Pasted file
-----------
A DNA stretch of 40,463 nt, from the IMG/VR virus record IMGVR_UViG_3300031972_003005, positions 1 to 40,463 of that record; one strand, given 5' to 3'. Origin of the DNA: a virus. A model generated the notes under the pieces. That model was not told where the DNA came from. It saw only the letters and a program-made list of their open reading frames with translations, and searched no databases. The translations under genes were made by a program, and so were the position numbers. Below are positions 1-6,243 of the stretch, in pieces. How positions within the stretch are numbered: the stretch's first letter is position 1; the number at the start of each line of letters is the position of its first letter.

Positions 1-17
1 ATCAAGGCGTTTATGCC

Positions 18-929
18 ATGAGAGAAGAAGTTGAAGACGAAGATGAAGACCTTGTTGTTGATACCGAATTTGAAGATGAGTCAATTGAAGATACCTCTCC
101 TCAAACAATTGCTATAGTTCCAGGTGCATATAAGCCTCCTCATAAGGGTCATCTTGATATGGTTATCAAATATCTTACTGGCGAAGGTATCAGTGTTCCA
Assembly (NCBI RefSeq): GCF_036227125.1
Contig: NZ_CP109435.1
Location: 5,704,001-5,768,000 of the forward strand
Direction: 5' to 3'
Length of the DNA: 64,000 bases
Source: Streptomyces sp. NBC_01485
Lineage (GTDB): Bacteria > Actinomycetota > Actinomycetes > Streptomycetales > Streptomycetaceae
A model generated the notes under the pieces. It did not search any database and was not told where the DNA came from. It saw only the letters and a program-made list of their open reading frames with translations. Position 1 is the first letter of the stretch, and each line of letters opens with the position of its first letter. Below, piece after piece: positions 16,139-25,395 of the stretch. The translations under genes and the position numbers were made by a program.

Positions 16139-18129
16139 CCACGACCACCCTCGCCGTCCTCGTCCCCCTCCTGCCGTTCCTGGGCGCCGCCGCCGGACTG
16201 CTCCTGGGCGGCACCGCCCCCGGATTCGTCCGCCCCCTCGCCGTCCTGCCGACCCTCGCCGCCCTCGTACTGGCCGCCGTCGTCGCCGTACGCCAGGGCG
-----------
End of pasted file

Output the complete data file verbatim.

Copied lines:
A DNA stretch of 40,463 nt, from the IMG/VR virus record IMGVR_UViG_3300031972_003005, positions 1 to 40,463 of that record; one strand, given 5' to 3'. Origin of the DNA: a virus. A model generated the notes under the pieces. That model was not told where the DNA came from. It saw only the letters and a program-made list of their open reading frames with translations, and searched no databases. The translations under genes were made by a program, and so were the position numbers. Below are positions 1-6,243 of the stretch, in pieces. How positions within the stretch are numbered: the stretch's first letter is position 1; the number at the start of each line of letters is the position of its first letter.

Positions 1-17
1 ATCAAGGCGTTTATGCC

Positions 18-929
18 ATGAGAGAAGAAGTTGAAGACGAAGATGAAGACCTTGTTGTTGATACCGAATTTGAAGATGAGTCAATTGAAGATACCTCTCC
101 TCAAACAATTGCTATAGTTCCAGGTGCATATAAGCCTCCTCATAAGGGTCATCTTGATATGGTTATCAAATATCTTACTGGCGAAGGTATCAGTGTTCCA
Assembly (NCBI RefSeq): GCF_036227125.1
Contig: NZ_CP109435.1
Location: 5,704,001-5,768,000 of the forward strand
Direction: 5' to 3'
Length of the DNA: 64,000 bases
Source: Streptomyces sp. NBC_01485
Lineage (GTDB): Bacteria > Actinomycetota > Actinomycetes > Streptomycetales > Streptomycetaceae
A model generated the notes under the pieces. It did not search any database and was not told where the DNA came from. It saw only the letters and a program-made list of their open reading frames with translations. Position 1 is the first letter of the stretch, and each line of letters opens with the position of its first letter. Below, piece after piece: positions 16,139-25,395 of the stretch. The translations under genes and the position numbers were made by a program.

Positions 16139-18129
16139 CCACGACCACCCTCGCCGTCCTCGTCCCCCTCCTGCCGTTCCTGGGCGCCGCCGCCGGACTG
16201 CTCCTGGGCGGCACCGCCCCCGGATTCGTCCGCCCCCTCGCCGTCCTGCCGACCCTCGCCGCCCTCGTACTGGCCGCCGTCGTCGCCGTACGCCAGGGCG